Sure, or call them estimates. I’m doing them to the best of my ability. If you have data, reasoning or evidence to back up modifications my numbers or calculations that you can provide, nobody would be happier than me! I will of course update this post if that happens!
(*) = I don’t name these users since I’ve been given glimpses of their usage statistics informally and I’ve been asked to not make their numbers public. I hold my promise by not revealing who they are.
Thanks to chuttenc for the Firefox numbers, as mentioned above, and thanks also to Jan Wildeboer for helping me dig up stats links used in this post.
In the afternoon of August 5 2019, I successfully made curl request a document over HTTP/3, retrieve it and then exit cleanly again.
(It got a 404 response code, two HTTP headers and 10 bytes of content so the actual response was certainly less thrilling to me than the fact that it actually delivered that response over HTTP version 3 over QUIC.)
The components necessary for this to work, if you want to play along at home, are reasonably up-to-date git clones of curl itself and the HTTP/3 library called quiche (and of course quiche’s dependencies too, like boringssl), then apply pull-request 4193 (build everything accordingly) and run a command line like:
curl --http3-direct https://quic.tech:8443
The host name used here (“quic.tech”) is a server run by friends at Cloudflare and it is there for testing and interop purposes and at the time of this test it ran QUIC draft-22 and HTTP/3.
The command line option --http3-direct tells curl to attempt HTTP/3 immediately, which includes using QUIC instead of TCP to the host name and port number – by default you should of course expect a HTTPS:// URL to use TCP + TLS.
The official way to bootstrap into HTTP/3 from HTTP/1 or HTTP/2 is via the server announcing it’s ability to speak HTTP/3 by returning an Alt-Svc: header saying so. curl supports this method as well, it just needs it to be explicitly enabled at build-time since that also is still an experimental feature.
To use alt-svc instead, you do it like this:
curl --alt-svc altcache https://quic.tech:8443
The alt-svc method won’t “take” on the first shot though since it needs to first connect over HTTP/2 (or HTTP/1) to get the alt-svc header and store that information in the “altcache” file, but if you then invoke it again and use the same alt-svc cache curl will know to use HTTP/3 then!
Be aware that I just made this tiny GET request work. The code is not cleaned up, there are gaps in functionality, we’re missing error checks, we don’t have tests and chances are the internals will change quite a lot going forward as we polish this.
You’re of course still more than welcome to join in, play with it, report bugs or submit pull requests! If you help out, we can make curl’s HTTP/3 support better and getting there sooner than otherwise.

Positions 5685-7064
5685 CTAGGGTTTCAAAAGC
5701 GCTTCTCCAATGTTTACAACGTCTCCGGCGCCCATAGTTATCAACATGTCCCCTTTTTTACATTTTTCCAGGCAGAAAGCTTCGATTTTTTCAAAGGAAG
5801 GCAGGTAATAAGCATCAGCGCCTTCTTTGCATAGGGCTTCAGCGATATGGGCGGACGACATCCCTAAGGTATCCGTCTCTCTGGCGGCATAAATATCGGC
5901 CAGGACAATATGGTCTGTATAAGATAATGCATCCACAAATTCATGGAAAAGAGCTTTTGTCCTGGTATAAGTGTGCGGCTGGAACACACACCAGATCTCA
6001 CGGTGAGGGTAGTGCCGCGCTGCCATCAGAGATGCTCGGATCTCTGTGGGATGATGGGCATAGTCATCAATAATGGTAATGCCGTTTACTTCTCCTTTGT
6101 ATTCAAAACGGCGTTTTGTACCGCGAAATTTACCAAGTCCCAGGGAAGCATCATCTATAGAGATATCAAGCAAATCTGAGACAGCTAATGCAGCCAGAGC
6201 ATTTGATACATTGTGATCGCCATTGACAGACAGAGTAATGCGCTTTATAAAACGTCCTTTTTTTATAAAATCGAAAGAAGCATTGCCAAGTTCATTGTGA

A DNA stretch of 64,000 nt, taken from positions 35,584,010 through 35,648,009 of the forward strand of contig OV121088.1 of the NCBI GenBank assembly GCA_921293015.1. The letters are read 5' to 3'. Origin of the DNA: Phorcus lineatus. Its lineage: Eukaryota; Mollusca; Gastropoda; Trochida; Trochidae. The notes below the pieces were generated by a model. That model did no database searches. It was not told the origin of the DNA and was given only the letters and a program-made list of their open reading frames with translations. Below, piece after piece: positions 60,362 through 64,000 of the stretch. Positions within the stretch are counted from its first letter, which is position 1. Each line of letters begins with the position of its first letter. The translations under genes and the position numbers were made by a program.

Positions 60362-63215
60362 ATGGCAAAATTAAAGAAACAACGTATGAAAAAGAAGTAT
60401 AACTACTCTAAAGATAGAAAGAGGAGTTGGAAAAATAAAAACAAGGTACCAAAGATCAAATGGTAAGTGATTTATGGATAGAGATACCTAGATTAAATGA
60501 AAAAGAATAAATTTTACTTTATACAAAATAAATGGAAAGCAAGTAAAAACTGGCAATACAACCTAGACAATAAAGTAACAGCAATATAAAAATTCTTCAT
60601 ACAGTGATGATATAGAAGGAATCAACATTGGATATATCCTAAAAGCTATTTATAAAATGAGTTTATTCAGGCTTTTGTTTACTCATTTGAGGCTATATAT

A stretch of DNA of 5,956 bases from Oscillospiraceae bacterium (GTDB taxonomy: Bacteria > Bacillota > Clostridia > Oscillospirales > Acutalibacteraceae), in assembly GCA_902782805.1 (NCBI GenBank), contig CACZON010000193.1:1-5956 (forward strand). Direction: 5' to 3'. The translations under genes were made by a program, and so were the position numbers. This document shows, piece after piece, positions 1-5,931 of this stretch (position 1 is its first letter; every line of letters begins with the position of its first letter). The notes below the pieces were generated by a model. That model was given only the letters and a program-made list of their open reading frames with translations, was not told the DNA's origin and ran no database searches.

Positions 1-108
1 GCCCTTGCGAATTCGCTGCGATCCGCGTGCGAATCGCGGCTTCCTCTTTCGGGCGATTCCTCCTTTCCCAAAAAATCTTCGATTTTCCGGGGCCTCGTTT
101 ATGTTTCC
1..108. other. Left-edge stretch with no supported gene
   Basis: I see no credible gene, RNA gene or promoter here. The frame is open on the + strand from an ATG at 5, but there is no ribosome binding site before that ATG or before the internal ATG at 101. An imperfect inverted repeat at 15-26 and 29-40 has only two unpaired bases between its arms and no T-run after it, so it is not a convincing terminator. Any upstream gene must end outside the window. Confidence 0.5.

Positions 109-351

QUIC and TLS backends
curl currently supports two different QUIC/HTTP3 backends, ngtcp2 and quiche. Only the latter currently works this good though. I hope we can get up to speed with the ngtcp2 one too soon.
quiche uses and requires boringssl to be used while ngtcp2 is TLS library independent and will allow us to support QUIC and HTTP/3 with more TLS libraries going forward. Unfortunately it also makes it more complicated to use…
The official OpenSSL doesn’t offer APIs for QUIC. QUIC uses TLS 1.3 but in a way it was never used before when done over TCP so basically all TLS libraries have had to add APIs and do some adjustments to work for QUIC. The ngtcp2 team offers a patched version of OpenSSL that offers such an API so that OpenSSL be used.
Neither the QUIC nor the HTTP/3 protocols are entirely done and ready yet. We’re using the protocols as they are defined in the 22nd version of the protocol documents. They will probably change a little more before they get carved in stone and become the final RFC that they are on their way to.
The libcurl API so far
The command line options mentioned above of course have their corresponding options for libcurl using apps as well.
The first curl release ever saw the light of day on March 20, 1998 and already then, curl could transfer any amount of URLs given on the command line. It would iterate over the entire list and transfer them one by one.
Not even 22 years later, we introduce the ability for the curl command line tool to do parallel transfers! Instead of doing all the provided URLs one by one and only start the next one once the previous has been completed, curl can now be told to do all of them, or at least many of them, at the same time!
This has the potential to drastically decrease the amount of time it takes to complete an operation that involves multiple URLs.
–parallel / -Z
Doing transfers concurrently instead of serially of course changes behavior and thus this is not something that will be done by default. You as the user need to explicitly ask for this to be done, and you do this with the new –parallel option, which also as a short-hand in a single-letter version: -Z (that’s the upper case letter Z).
To avoid totally overloading the servers when many URLs are provided or just that curl runs out of sockets it can keep open at the same time, it limits the parallelism. By default curl will only try up to 50 transfers concurrently, so if there are more transfers given to curl those will wait to get started once one of the first transfers are completed. The new –parallel-max command line option can be used to change the concurrency limit.
Is different in this mode. The new progress meter that will show up for parallel transfers is one output for all transfers.
When doing many simultaneous transfers, how do you figure out how they all did individually, like from your script? That’s still to be figured out and implemented.
No same file splitting
This functionality makes curl do URLs in parallel. It will still not download the same URL using multiple parallel transfers the way some other tools do. That might be something to implement and offer in a future fine tuning of this feature.